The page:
Wednesday, March 27, 2019

Canyonlands-Island In The Sky

On Friday, October 12, 2018, we spent the day touring Canyonlands National Park, Island in the Sky district. We have visited and documented this park before, so I won't try to include pictures of everything we saw, just some that are representative of the park.

A short hike leads to Mesa Arch, a must-see feature of Canyonlands. You may have seen photos of this arch on calendars or even as a Windows wallpaper, but those photos were always taken at just the right moment of a sunrise. It would be a glorious sight to see. Unfortunately, sunrise occurs way to early for me to make it to Mesa Arch to experience it.

The above collage shows Mesa Arch and the view through it, as well as the view from a scenic overlook a few feet to the side of the arch. (If you want to see these individual images in their full size, just click on the collage. That will take you to the album where they're stored.)

Green River Overlook
Buck Canyon Overlook
Grand View Point
Doug and me at Grand View Point

Our first stop of the day had been at Shafer Canyon, and it was also our last stop of the day. I liked the late-afternoon lighting better, so that's the image that I chose for the blog.

Shafer Canyon
Doug and me at Shafer Canyon

The next day, we toured Canyonlands National Park, the Needles District. Stay tuned.

Friday, March 22, 2019

Arches National Park

Continuing the saga of last October's Last Hurrah trip, we awoke to rain in Moab, Utah on the morning of October 11. We decided to go ahead with our plans to visit Arches National Park. We'd been there several times before, so getting more photos wasn't critical. We reasoned that, if the rain continued, we would just enjoy a drive-through tour and then maybe find a place to park where we could enjoy the view and read for awhile. We bought some sandwiches at a local convenience store for a lunch to be eaten later at the national park.

By the time we arrived at the park, the rain had let up considerably, and we began hopping in and out of the car during the light drizzle to get a few photos.

Park Avenue, from the overlook
Ship Rock
Balanced Rock
Doug and Me at Turret Arch
North and South Windows

There are a number of people under the North Window, to the left. If you can find them in the photo, you'll get some perspective on the size of the arch.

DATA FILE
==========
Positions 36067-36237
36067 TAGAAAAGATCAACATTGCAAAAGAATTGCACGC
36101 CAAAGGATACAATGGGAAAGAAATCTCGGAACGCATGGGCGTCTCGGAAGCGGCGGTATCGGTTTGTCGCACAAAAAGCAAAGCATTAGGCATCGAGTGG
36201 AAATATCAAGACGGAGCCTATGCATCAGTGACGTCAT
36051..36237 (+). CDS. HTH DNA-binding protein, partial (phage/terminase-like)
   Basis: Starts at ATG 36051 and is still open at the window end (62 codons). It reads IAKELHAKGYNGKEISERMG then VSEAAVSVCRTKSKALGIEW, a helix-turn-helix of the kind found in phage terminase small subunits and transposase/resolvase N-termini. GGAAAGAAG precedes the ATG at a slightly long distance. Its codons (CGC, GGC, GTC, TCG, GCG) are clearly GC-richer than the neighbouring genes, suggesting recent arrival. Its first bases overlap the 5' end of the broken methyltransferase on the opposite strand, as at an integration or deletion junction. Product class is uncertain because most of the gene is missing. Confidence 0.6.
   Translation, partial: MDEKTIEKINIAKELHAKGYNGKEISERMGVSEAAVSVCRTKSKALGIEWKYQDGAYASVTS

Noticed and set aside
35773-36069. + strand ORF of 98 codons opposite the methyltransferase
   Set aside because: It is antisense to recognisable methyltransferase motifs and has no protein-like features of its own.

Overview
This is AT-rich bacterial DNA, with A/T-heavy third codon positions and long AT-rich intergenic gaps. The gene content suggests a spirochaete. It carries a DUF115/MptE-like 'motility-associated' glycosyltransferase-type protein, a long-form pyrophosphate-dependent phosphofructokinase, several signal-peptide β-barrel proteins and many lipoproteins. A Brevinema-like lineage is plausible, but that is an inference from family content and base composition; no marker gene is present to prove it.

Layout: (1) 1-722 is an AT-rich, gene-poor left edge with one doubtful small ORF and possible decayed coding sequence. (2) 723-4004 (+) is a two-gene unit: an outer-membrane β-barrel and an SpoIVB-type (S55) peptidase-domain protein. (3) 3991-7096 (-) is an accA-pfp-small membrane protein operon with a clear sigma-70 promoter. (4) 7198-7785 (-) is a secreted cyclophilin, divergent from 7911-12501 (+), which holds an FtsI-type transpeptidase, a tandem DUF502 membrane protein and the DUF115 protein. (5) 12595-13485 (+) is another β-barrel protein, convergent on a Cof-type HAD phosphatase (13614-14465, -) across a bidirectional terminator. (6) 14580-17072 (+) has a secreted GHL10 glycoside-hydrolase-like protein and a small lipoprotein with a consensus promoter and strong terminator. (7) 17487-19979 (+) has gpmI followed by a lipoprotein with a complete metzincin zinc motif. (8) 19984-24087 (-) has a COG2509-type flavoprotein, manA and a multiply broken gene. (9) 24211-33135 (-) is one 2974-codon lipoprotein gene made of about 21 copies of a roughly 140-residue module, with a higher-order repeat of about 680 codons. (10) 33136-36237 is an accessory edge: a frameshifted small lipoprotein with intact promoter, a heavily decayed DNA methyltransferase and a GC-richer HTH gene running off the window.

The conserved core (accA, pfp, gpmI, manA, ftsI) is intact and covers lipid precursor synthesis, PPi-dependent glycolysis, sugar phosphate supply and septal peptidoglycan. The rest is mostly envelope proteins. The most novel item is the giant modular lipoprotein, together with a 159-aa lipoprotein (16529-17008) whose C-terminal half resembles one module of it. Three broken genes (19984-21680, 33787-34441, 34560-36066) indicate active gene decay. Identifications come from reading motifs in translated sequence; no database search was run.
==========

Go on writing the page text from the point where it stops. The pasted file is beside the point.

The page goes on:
Turret Arch

That speck on the upper right of Turret Arch is a woman who decided to climb to the top. See the picture below for proof.

The top left photo in the following collage shows the entrance to Sand Dune Arch, between large sandstone "fins." Under that photo is a picture of the arch that is found in this cave-like setting. And, on the right, is the view when exiting. 

One thing that makes Sandstone Arch so special is that those tall sandstone fins keep the spot in shade almost all day. Arches National Park is usually a very hot place to visit. This time, it was so cool that we needed winter jackets. I loved it! Anyway, on those hot, hot days, the shade available at Sandstone Arch is truly a blessing.

When we exited Sandstone Arch, we found that the last of the rain had left; and the late-afternoon sun was lighting the rock formation directly opposite the entrance to Sandstone Arch. 

View of Rocks Opposite Sandstone Arch

As we were walking back to our car, Doug saw another path through more sandstone fins and just had to follow it.

The photo on the left shows the path leading between the fins. The image on the top right shows Doug at the top of the path, just entering what we would refer to as a box canyon. The photo on the bottom right shows Doug at the back wall of the space.

A return visit to Canyonlands National Park, Island in the Sky, was on our agenda for the next day. More on that next time.

Monday, March 18, 2019

Dead Horse Point State Park

It was raining in Vernal, Utah when we got up on the morning of October 10, 2018; and it looked as if the rain had come to stay for the day. We had planned to stay another day in Vernal but talked it over and decided that, if we could get a room in Moab, our next scheduled stop, we’d just go ahead and check out of the Dinosaur Inn and Suites in Vernal and move on to Moab for the next three nights. I found a room at the Super 8 in Moab and booked it.